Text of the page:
in the midst of the greatest wilderness of waters in the world. though we had made good spare of them. for five months space. (where we had continued for the space of one whole year) for China and Japan. taking with us victuals for twelve months. so as we could make little or no way. and brought forth dry land. and settled in the west for many days. by which time our victuals failed us. and more.The New Atlantis * We sailed from Peru. who showeth his wonders in the deep. But the wind came about. which carried us up (for all that we could do) towards the north. that as in the beginning he discovered the face of the deep. by the South Sea. so he would not discover land to 6 . beseeching him of his mercy. and were sometime in purpose to turn back. though soft and weak. and had good winds from the east. we gave ourselves for lost men and prepared for death. But then again there arose strong and great winds from the south. Yet we did lift up our hearts and voices to God above. So that finding ourselves. without victuals. with a point east.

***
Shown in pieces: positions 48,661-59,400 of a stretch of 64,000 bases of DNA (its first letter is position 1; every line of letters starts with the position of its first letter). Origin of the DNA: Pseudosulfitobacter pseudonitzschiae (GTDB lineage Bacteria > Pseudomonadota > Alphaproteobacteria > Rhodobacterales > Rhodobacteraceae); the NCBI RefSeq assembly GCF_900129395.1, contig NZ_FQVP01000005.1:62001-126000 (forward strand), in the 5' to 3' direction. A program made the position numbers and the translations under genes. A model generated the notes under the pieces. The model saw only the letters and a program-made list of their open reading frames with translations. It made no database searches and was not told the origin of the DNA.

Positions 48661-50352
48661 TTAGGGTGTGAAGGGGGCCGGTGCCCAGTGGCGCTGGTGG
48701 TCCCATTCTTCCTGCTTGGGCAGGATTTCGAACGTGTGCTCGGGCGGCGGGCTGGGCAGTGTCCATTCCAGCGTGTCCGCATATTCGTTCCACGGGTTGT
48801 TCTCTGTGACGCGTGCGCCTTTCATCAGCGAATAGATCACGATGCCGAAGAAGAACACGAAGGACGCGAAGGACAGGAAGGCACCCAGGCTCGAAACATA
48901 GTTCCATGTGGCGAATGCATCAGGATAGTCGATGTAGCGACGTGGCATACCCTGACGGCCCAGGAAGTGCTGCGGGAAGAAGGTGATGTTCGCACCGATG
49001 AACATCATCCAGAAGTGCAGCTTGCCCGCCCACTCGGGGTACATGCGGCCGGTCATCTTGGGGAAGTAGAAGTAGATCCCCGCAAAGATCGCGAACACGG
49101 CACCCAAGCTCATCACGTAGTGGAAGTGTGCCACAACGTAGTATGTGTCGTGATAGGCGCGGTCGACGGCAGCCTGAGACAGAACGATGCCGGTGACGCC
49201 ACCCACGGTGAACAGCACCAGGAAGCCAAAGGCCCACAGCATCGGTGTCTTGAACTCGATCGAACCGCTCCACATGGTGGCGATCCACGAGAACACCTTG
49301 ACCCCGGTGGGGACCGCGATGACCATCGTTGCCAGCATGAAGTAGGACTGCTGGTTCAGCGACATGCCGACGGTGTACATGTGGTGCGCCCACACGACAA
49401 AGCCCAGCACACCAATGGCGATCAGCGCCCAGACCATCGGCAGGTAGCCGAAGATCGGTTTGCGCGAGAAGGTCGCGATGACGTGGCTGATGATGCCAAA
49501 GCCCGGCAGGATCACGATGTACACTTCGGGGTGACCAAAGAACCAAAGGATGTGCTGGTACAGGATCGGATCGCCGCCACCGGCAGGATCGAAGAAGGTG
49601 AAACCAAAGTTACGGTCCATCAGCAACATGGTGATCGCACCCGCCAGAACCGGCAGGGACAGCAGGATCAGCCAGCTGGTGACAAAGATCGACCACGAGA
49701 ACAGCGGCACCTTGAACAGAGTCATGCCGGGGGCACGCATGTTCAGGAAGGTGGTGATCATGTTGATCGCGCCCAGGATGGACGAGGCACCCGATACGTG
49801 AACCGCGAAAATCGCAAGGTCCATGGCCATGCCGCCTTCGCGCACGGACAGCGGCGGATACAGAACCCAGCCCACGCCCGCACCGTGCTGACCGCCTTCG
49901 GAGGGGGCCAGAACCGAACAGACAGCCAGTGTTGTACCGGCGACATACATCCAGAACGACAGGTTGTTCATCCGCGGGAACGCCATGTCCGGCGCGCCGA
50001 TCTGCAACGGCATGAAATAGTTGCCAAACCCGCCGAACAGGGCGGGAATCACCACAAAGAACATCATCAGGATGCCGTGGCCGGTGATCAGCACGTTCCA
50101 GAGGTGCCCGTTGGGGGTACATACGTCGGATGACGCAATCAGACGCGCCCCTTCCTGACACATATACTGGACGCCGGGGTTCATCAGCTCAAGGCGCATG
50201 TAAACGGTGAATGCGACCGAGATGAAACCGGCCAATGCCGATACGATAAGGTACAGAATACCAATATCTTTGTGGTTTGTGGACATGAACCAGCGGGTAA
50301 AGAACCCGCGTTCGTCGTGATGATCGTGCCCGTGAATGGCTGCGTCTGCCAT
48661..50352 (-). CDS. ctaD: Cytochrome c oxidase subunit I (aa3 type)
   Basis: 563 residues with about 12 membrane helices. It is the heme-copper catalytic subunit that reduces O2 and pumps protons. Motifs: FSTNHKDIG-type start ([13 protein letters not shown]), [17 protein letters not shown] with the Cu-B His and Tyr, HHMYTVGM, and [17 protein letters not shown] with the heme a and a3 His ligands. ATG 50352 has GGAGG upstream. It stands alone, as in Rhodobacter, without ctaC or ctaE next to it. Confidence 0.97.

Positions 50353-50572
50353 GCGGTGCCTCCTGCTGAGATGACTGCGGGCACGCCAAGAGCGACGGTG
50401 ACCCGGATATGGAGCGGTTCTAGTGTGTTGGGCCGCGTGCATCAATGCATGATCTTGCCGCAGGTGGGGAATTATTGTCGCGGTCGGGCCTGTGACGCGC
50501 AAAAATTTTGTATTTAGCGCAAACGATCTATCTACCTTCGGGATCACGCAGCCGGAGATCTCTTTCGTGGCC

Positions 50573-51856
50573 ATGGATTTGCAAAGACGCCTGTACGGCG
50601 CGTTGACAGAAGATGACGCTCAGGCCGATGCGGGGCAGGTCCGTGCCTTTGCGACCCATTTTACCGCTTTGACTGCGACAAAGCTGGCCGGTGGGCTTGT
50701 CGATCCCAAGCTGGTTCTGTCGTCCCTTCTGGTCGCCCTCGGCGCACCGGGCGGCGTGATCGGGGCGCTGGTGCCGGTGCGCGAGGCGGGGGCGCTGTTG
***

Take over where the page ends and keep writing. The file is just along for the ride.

not great indeed. which did put us in some hope of land. flat to our sight. where we saw the appearance of land. Whereupon being not a little discomforted. but only as warning us off. and that gave a pleasant view from the sea: and we thinking every minute long. being the port of a fair city. During which time. tipped at both 7 . that we might not perish. that hitherto were not come to light. what we should And after an hour and a half's sailing. yet without any cries of fierceness. and in the dawning of the next day. But straightways we saw divers of the people. till we were on land. which made it show the more dark. came close to the shore. whereof one of them had in his hand a tipstaff of a yellow cane. And it came to pass that the next day about evening we saw within a kenning before us. or continents. and full of boscage. we entered into a good haven. all that night. by signs that they made. with bastons in their hands (as it were) forbidding us to land. we might plainly discern that it was a land. and might have islands. towards the north. we were advising with ourselves. Wherefore we bent our course thither. but well built. there made forth to us a small boat. and offered to land. as it were thick clouds. with about eight persons in it. knowing how that part of the South Sea was utterly unknown.